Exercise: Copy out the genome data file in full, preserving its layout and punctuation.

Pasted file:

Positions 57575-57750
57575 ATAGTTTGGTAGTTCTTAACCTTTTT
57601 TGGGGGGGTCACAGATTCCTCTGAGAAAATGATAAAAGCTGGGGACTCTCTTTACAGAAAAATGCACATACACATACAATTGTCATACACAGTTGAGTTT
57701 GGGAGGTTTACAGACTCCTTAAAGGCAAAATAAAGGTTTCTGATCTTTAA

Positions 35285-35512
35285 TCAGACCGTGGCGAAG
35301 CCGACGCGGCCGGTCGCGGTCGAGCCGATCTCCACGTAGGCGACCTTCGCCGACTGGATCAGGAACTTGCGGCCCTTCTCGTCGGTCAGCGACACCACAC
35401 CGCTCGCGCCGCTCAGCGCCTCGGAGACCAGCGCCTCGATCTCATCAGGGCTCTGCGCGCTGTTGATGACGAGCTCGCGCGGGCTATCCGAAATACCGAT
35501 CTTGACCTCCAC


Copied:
Positions 57575-57750
57575 ATAGTTTGGTAGTTCTTAACCTTTTT
57601 TGGGGGGGTCACAGATTCCTCTGAGAAAATGATAAAAGCTGGGGACTCTCTTTACAGAAAAATGCACATACACATACAATTGTCATACACAGTTGAGTTT
57701 GGGAGGTTTACAGACTCCTTAAAGGCAAAATAAAGGTTTCTGATCTTTAA

Positions 35285-35512
35285 TCAGACCGTGGCGAAG
35301 CCGACGCGGCCGGTCGCGGTCGAGCCGATCTCCACGTAGGCGACCTTCGCCGACTGGATCAGGAACTTGCGGCCCTTCTCGTCGGTCAGCGACACCACAC
35401 CGCTCGCGCCGCTCAGCGCCTCGGAGACCAGCGCCTCGATCTCATCAGGGCTCTGCGCGCTGTTGATGACGAGCTCGCGCGGGCTATCCGAAATACCGAT
35501 CTTGACCTCCAC